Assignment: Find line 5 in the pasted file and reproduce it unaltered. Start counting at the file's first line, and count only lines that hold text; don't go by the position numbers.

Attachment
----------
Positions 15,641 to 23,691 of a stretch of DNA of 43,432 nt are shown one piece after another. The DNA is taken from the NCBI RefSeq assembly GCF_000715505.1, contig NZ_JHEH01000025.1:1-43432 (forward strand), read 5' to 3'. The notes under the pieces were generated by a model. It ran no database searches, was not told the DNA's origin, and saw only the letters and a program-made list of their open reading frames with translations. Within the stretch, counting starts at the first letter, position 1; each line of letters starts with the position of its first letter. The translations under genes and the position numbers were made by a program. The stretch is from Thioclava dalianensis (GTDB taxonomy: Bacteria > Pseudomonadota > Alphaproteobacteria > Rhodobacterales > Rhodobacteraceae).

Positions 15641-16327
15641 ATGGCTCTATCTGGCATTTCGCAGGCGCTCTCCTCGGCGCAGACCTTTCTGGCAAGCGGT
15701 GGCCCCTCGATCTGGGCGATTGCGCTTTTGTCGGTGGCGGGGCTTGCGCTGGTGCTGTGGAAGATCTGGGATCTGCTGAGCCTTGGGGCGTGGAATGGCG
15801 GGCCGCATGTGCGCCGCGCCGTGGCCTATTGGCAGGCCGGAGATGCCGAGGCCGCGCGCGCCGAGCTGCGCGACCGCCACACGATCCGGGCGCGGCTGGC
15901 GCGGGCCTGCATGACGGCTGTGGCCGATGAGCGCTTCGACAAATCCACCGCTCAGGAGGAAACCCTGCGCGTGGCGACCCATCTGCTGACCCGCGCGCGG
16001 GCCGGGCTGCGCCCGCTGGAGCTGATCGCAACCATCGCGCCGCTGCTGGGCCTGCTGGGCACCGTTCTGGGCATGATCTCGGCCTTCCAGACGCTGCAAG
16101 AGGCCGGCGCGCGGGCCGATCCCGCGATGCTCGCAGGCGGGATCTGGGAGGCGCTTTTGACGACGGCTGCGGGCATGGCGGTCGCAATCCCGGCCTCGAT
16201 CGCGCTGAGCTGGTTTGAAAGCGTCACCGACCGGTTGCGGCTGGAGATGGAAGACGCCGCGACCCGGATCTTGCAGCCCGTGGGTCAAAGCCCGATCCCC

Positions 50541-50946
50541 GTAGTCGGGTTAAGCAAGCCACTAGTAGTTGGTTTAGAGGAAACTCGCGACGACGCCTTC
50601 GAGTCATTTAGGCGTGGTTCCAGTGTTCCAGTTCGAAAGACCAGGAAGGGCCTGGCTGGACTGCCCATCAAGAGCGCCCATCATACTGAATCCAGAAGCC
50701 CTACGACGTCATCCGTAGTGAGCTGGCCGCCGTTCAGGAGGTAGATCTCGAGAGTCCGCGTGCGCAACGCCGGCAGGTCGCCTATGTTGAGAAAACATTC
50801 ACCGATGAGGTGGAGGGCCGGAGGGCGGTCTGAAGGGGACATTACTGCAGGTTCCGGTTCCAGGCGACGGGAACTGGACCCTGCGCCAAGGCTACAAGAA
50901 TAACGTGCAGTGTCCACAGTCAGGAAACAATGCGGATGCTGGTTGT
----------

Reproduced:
15801 GGCCGCATGTGCGCCGCGCCGTGGCCTATTGGCAGGCCGGAGATGCCGAGGCCGCGCGCGCCGAGCTGCGCGACCGCCACACGATCCGGGCGCGGCTGGC